The Holy Spirit (Wikipedia)
Matthew 3:11-17 ("He will baptize you with the Holy Spirit and with fire.")
Luke 1:30-35 ("The angel said to her, 'The Holy Spirit will come upon you, and the power of the Most High will overshadow you; therefore the child to be born will be holy; he will be called Son of God.")
Luke 4:18 ("The Spirit of the Lord is upon me, because he has anointed me to bring good news to the poor.")
John 3:3-13 ("The wind blows where it chooses, and you hear the sound of it, but you do not know where it comes from or where it goes. So it is with everyone who is born of the Spirit.")
Acts 2:6-12 ("And at this sound the crowd gathered and was bewildered, because each one heard them speaking in the native language of each.")
Romans 12:6-8 ("We have gifts that differ according to the grace given to us...")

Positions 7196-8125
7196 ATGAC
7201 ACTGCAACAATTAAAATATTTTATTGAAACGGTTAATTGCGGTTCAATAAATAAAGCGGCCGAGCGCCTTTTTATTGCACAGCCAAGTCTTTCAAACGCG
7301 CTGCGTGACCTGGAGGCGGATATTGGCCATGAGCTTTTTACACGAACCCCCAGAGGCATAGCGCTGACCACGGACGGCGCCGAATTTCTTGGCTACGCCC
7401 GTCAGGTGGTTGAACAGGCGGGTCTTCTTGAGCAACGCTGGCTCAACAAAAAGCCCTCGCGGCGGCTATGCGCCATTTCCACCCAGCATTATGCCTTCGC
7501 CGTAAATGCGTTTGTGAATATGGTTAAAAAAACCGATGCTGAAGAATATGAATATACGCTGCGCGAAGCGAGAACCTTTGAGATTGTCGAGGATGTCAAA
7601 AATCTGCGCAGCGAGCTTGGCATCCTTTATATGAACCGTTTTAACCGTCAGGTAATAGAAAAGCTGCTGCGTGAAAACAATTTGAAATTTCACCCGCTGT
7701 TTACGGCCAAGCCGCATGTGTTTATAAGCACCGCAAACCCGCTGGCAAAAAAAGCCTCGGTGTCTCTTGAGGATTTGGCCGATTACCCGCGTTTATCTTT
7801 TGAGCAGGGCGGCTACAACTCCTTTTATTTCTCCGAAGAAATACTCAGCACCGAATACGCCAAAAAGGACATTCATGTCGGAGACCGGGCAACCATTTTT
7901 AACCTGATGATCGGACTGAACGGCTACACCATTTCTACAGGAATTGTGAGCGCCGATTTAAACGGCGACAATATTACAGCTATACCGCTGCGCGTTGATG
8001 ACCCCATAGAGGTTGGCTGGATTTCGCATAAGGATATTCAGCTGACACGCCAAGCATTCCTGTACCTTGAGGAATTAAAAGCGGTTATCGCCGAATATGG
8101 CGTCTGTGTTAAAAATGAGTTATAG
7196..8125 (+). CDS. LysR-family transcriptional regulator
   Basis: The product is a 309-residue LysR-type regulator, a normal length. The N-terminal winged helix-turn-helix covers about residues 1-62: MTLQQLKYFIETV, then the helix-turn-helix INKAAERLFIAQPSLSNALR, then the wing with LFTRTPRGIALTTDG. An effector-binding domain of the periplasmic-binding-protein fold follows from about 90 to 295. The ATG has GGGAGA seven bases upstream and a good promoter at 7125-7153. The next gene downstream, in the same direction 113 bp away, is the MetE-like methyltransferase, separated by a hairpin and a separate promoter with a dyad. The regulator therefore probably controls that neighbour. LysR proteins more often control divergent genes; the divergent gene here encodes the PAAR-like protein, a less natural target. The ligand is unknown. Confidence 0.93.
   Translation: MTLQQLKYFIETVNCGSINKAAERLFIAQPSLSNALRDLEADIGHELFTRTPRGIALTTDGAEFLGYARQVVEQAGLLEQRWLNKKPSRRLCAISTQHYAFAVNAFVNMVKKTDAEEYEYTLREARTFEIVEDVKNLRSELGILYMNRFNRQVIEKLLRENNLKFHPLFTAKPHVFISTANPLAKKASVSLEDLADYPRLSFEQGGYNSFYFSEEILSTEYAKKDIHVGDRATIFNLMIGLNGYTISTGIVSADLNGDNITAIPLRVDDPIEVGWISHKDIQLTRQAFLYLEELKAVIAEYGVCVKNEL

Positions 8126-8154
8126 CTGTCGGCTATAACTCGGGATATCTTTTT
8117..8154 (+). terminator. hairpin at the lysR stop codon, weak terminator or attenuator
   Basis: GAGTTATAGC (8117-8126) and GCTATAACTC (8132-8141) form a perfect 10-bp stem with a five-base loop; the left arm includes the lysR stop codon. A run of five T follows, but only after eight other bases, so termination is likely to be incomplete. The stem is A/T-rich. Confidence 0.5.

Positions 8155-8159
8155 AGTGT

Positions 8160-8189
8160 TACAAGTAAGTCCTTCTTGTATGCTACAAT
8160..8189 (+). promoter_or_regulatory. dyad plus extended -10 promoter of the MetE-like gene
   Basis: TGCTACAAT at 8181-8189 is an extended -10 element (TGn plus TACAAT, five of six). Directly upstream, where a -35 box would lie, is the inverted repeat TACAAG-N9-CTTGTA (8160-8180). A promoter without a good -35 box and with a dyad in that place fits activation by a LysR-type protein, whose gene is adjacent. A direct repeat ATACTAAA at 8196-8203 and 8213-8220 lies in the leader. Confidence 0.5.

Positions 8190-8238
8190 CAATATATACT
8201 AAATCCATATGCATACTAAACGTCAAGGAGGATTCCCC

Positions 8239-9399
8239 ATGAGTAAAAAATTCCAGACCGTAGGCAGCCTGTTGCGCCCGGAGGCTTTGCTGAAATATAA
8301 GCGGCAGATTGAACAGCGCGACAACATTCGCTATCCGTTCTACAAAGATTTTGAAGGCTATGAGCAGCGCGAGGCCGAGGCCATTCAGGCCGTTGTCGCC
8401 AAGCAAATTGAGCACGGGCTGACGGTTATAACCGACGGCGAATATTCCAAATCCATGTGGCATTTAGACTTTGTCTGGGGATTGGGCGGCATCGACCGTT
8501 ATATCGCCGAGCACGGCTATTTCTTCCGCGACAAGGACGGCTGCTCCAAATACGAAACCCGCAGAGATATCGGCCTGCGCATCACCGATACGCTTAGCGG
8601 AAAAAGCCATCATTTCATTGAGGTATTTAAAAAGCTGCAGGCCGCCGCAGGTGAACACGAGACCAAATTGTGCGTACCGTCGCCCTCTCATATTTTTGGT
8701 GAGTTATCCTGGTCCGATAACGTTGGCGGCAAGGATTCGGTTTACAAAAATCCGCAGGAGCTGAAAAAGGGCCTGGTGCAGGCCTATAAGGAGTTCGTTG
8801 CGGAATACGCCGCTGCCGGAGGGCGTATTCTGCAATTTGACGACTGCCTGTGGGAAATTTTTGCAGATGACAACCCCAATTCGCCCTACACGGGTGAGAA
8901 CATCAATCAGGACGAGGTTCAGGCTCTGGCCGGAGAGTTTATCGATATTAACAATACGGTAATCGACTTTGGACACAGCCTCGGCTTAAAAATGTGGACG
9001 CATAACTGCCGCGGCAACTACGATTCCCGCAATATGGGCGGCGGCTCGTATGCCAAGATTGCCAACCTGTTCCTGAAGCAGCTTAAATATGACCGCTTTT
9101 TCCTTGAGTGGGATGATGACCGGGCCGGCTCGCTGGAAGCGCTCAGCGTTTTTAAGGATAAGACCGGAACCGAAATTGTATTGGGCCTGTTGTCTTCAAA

1 Corinthians 2:7-3:1 ("But we speak God's wisdom, secret and hidden, which God decreed before the ages for our glory.")
1 Corinthians 12:8-14 ("To one is given by the Spirit the utterance of wisdom...")
Stained glass window at St. Peter's Basilica, the Vatican (wide view)
Holy Spirit tattoos at Religious Tattoos
Friday, April 13, 2007
You can see a few more photos of the reception, including some of the artists with their work, on Flickr.
Thursday, April 12, 2007
Tonight is the opening reception for "Visions of the Cross". I'm excited and nervous, but mostly excited. This is my first opening reception as not only a participating artist, but also as the curator of the exhibit.
Someone asked me the other day if I thought the show had been a success so far. I guess it all depends on what your definition of success is. My hopes for this show were: